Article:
Piano Sheets > Shirley Jones Sheet Music > Can't We Be Friends (ver. 1) Piano Sheet

Can't We Be Friends (ver. 1) by Shirley Jones - Piano Sheets and Free Sheet Music

  
About the Song
Piano notes and music reading No language is easy to learn except for our mother tongue. Mother tongue is a language which we start learning as soon as we are conceived. But learning some other language can be difficult if you are really not into it. Piano Notes are written in a completely different language. Agreed that the characters in the piano notes are very artistic and beautiful but they are equally strange to beginners and newcomers. But here is one interesting fact. Learning music reading from a piano notes music sheet is not a very difficult task. Actually it is much easier than learning a foreign Asian language like Chinese. Memorization and repetition are the two main ingredients for success in mastering the language of piano notes. So realistically speaking, once you are done reading the basics, all you have to do is practice the language as much as you can. To say in a very classical tone, practice till each and every note starts running through your veins. (More...)    Download this sheet!
About the Artist
Shirley Mae Jones (born March 31, 1934) is an American singer and actress of stage, film and television. She starred as wholesome characters in a number of well-known musical films, such as Oklahoma!, Carousel, and The Music Man. She won the Academy Award for Best Supporting Actress for playing a prostitute in Elmer Gantry. She is probably best known as Shirley Partridge, the widowed mother of five children in the sitcom/television series, The Partridge Family, co-starring her real-life stepson David Cassidy, son of Jack Cassidy. Jones was born in Charleroi, Pennsylvania, a suburb of Pittsburgh, to Marjorie Williams, a strict strong-minded homemaker, and Paul Jones, owners of the Jones Brewing Company. An only child, she was named after Shirley Temple. The family later moved to nearby Smithton, Pennsylvania. Jones could sing almost as soon as she could speak. Encouraged by her summer camp counselors, her family arranged for teenaged Shirley to study twice a week, in Pittsburgh, with the world-renowned singer and teacher, Ralph Lawando. Afterwards, she frequently joined her father for a show at the Pittsburgh Playhouse, where she fell in love with the musical theater. In Manhattan, one of Shirley's friends convinced her to sing for a Broadway agent, Gus Sherman. Sherman was pleased to put Jones under contract, and with her parents' approval, she resettled in New York and gave herself one year to become a Broadway performer. She only had $100 in her pocket. If she didn't succeed, she would move back to Smithton and work as a veterinarian. Her first audition was for a replacement chorus girl in the long-running musical, South Pacific. Rodgers and Hammerstein, writers of South Pacific, saw great potential in Shirley. She became the first and only singer to be put under personal contract with the songwriters. The duo cast her in her second Broadway show, Me and Juliet. On tour, she understudied the lead and earned rave reviews.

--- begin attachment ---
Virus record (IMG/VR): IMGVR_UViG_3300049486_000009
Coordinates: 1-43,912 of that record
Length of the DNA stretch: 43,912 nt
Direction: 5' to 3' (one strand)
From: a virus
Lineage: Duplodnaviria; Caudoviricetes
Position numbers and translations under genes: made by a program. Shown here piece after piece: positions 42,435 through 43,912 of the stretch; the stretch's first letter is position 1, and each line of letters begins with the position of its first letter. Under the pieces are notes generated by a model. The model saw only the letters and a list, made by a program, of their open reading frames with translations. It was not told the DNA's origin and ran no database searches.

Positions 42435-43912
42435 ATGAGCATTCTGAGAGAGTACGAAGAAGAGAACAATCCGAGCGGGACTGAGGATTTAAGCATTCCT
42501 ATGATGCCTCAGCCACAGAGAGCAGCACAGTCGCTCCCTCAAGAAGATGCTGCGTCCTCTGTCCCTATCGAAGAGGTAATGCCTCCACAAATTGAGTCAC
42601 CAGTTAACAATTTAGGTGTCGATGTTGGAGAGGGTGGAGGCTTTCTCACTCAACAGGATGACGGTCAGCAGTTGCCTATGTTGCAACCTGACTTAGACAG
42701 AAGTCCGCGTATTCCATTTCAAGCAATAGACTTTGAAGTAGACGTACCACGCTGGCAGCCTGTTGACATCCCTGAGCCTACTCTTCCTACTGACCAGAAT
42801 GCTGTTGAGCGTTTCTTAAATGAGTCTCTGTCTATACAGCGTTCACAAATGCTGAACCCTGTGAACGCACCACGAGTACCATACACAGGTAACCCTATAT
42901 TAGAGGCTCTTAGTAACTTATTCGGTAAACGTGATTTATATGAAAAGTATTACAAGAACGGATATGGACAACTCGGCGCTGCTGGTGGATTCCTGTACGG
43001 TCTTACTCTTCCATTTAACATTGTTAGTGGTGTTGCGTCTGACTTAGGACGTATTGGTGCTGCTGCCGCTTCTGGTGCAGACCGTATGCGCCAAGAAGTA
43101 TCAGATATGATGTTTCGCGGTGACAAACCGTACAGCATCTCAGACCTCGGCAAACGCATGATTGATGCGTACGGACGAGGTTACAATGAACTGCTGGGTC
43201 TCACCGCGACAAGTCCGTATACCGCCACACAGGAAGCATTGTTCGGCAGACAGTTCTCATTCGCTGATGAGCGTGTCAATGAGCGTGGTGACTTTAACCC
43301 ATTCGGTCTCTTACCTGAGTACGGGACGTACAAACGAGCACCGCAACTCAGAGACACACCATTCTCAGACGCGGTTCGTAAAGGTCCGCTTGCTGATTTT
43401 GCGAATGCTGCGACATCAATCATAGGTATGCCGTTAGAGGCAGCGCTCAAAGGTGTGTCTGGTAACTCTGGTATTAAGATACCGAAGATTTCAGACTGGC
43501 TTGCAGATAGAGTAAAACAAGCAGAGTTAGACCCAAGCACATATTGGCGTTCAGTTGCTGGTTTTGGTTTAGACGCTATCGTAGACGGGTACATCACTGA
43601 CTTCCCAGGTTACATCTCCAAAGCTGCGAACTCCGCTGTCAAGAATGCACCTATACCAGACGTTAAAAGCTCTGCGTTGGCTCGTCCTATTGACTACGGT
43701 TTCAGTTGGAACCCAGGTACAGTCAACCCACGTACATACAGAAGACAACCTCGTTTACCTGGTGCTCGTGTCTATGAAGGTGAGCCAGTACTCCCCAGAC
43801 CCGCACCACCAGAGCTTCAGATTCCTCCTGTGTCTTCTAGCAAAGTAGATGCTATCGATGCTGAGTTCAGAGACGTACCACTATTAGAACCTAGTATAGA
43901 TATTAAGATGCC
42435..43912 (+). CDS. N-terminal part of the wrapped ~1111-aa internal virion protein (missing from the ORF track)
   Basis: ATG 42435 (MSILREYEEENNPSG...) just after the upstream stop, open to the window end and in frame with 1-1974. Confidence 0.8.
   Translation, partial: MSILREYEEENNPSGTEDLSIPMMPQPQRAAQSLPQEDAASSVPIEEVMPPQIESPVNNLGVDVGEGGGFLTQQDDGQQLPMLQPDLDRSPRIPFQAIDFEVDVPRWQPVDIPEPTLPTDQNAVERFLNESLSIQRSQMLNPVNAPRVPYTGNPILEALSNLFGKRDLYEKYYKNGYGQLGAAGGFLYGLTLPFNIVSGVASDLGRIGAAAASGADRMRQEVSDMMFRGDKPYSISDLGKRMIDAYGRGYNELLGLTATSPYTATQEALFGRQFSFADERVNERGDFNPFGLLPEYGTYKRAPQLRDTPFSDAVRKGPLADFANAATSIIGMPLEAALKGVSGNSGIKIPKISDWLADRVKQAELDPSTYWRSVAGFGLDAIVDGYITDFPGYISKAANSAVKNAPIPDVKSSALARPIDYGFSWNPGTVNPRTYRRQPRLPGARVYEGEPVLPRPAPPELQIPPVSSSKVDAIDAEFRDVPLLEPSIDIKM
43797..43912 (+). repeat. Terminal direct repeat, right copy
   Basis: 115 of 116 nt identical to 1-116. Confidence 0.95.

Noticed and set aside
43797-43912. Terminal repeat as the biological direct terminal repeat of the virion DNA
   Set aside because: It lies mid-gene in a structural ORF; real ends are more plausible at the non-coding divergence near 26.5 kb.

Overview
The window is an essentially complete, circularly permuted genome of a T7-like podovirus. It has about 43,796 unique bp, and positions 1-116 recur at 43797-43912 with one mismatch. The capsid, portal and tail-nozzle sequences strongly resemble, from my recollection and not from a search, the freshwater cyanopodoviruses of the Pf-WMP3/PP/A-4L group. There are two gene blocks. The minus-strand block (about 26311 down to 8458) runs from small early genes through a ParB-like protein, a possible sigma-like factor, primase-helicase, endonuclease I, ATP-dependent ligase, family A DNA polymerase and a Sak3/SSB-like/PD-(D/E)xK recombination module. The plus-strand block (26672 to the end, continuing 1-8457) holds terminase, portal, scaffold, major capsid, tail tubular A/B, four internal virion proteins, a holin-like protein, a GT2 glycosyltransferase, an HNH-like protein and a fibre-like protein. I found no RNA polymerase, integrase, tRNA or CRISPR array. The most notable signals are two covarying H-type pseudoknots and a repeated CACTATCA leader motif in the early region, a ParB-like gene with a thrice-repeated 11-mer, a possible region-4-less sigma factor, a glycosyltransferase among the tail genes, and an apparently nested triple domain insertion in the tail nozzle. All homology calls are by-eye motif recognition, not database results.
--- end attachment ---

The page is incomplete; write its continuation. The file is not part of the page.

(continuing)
Random article
Piano notes and music reading No language is easy to learn except for our mother tongue. Mother tongue is a language which we start learning as soon as we are conceived. But learning some other language can be difficult if you are really not into it. Piano Notes are written in a completely different language. Agreed that the characters in the piano notes are very artistic and beautiful but they are equally strange to beginners and newcomers. But here is one interesting fact. Learning music reading from a piano notes music sheet is not a very difficult task. Actually it is much easier than learning a foreign Asian language like Chinese. Memorization and repetition are the two main ingredients for success in mastering the language of piano notes. So realistically speaking, once you are done reading the basics, all you have to do is practice the language as much as you can. To say in a very classical tone, practice till each and every note starts running through your veins. (More...)